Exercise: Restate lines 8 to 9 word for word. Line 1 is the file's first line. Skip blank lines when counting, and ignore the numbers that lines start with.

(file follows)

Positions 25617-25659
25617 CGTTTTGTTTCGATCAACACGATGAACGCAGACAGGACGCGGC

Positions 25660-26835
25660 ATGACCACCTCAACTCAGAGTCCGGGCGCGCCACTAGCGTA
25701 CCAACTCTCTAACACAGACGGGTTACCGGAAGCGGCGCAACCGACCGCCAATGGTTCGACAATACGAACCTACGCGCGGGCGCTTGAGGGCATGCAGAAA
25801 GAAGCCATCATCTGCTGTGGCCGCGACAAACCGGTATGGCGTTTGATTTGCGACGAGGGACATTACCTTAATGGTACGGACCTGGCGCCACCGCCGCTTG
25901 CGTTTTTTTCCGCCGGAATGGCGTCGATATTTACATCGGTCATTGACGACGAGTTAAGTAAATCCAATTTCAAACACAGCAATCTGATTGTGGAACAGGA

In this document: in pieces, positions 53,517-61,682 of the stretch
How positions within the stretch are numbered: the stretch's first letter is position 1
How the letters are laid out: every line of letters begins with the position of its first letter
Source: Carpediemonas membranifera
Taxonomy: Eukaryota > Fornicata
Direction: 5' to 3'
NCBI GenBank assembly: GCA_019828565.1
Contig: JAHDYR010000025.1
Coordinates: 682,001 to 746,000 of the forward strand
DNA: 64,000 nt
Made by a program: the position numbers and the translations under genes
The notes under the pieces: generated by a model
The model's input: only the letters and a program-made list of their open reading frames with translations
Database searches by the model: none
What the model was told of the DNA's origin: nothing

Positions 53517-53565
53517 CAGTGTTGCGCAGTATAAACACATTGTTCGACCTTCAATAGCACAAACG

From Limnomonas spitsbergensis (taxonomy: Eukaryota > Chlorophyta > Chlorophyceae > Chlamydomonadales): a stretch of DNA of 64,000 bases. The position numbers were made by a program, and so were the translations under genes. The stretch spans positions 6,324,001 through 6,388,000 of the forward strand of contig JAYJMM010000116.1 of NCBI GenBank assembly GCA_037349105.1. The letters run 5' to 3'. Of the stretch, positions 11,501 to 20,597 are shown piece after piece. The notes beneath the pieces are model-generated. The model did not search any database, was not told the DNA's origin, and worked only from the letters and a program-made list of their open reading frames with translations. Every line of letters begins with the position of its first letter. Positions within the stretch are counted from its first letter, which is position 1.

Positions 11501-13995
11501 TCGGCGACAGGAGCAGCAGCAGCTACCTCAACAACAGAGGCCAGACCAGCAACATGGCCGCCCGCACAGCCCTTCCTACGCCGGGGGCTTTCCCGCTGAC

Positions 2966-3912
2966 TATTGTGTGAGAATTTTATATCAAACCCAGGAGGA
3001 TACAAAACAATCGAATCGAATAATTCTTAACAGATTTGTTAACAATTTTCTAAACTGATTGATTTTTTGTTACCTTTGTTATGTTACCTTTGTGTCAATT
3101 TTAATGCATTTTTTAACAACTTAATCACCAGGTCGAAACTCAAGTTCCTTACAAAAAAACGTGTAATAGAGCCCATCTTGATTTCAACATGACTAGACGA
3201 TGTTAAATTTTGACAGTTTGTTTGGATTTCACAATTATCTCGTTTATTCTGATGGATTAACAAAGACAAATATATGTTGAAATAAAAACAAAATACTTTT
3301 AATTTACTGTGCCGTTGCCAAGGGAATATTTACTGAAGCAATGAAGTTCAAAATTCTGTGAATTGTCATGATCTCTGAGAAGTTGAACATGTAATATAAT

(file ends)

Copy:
In this document: in pieces, positions 53,517-61,682 of the stretch
How positions within the stretch are numbered: the stretch's first letter is position 1